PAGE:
[Top][All Lists]

[Date Prev][Date Next][Thread Prev][Thread Next][Date Index][Thread Index]

Re: One year since last libtool release

From: Bob Friesenhahn
Subject: Re: One year since last libtool release
Date: Wed, 4 Nov 2009 16:30:44 -0600 (CST)
User-agent: Alpine 2.01 (GSO 1266 2009-07-14)

On Wed, 4 Nov 2009, Ralf Wildenhues wrote:

* Bob Friesenhahn wrote on Wed, Nov 04, 2009 at 07:45:56PM CET:
I am not sure how one would test for this in an automated fashion
since the only effect is a performance reduction.  It requires
system-dependent tools in order to watch the system calls and see
what is actually going on.

Well, as a first approximation, both the measuring and the portability
aspects can simply be ignored.  Just having something that reliably
shows the issue for some setup already helps.  You can even require root
rights; that may prevent most users from ever running the test (which is
good!) but will still enable developers to try it out in their sandbox.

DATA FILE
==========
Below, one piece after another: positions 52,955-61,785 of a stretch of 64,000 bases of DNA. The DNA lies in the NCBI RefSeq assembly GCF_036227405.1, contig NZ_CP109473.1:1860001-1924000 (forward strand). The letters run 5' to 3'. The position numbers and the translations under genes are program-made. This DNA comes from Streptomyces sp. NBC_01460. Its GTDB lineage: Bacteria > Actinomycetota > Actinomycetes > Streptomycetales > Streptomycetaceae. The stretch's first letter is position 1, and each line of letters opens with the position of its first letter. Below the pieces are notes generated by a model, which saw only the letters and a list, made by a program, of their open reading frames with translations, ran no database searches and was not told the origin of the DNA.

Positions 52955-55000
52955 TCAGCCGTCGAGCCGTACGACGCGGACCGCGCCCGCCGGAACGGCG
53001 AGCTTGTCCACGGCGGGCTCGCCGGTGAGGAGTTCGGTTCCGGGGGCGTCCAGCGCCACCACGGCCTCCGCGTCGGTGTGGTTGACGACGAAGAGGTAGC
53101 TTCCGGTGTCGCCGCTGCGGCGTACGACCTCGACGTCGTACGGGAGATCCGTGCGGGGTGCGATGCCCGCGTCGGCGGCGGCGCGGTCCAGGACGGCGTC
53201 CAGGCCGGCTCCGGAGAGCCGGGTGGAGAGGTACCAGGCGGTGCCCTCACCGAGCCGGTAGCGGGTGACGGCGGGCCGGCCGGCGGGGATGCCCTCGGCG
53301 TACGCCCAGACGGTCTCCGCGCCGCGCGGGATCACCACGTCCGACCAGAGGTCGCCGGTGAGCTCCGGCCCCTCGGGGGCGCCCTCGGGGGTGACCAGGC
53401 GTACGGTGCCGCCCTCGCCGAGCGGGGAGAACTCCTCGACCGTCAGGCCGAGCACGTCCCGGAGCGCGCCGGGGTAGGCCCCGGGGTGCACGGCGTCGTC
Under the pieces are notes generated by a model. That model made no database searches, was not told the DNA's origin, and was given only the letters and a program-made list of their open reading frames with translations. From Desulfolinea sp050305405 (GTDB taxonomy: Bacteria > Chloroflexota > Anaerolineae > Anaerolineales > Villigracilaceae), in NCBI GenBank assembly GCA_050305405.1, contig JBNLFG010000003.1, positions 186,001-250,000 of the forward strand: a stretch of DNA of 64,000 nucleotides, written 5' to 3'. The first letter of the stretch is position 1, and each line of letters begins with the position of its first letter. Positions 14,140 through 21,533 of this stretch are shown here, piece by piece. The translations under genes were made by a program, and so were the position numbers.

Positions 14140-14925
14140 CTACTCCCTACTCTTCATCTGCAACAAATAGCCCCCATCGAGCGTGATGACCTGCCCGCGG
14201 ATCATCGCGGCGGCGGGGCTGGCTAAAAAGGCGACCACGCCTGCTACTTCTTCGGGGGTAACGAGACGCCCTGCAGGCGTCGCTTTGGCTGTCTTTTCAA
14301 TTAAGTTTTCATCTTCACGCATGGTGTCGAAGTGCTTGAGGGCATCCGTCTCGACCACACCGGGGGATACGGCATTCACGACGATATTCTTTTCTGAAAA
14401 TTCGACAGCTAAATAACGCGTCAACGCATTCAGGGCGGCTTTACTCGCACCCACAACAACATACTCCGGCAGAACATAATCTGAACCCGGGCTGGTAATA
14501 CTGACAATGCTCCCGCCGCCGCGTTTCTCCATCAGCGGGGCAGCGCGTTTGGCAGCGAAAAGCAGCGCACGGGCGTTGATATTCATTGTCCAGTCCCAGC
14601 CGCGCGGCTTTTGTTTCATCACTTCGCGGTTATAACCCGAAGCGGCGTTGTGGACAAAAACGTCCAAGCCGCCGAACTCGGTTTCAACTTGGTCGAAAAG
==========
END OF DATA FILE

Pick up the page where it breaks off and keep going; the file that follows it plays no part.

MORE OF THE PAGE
I really hate to hijack this discussion thread since there were already two discussion threads on this topic. Regardless, what we should expect to see when loading a module which has no additional dependencies is:

 1) read somepath/
 2) stat somepath/ (or whatever dlname was parsed from
 3) dlopen somepath/ (or supporting OS calls like open, mmap,

but instead between steps 1 & 2, we see 'stat lostsapaths/module.a' for every path in the system's shared library search path. The reason for this is pretty clear, since libltdl speculatively tries searching for a preloaded module first (necessary for security), but unfortunately, supplies the same argument to all of the available module loaders.

Using an existing test case like, when we are loading "./", the output of a tool like 'truss' (SVR4, Solaris, FreeBSD) or 'strace' (Linux) should not show any attempt to access a file called "good-plugin.a", except for possibly on AIX where a loadable library or module might use the .a extension.

It is not normally necessary to require root access to run tools like 'truss' or 'strace' on a process that you own, but special access might be required to run a DTrace-based tool like dtruss.

The alternative to the fancy fragile test is to simply fix the problem, which should not be difficult since it is a simple problem. The solution may be to add a flag which indicates that the desired load should be static linkage so that only the preloader processes the request.

Bob Friesenhahn
GraphicsMagick Maintainer,

reply via email to

[Prev in Thread] Current Thread [Next in Thread]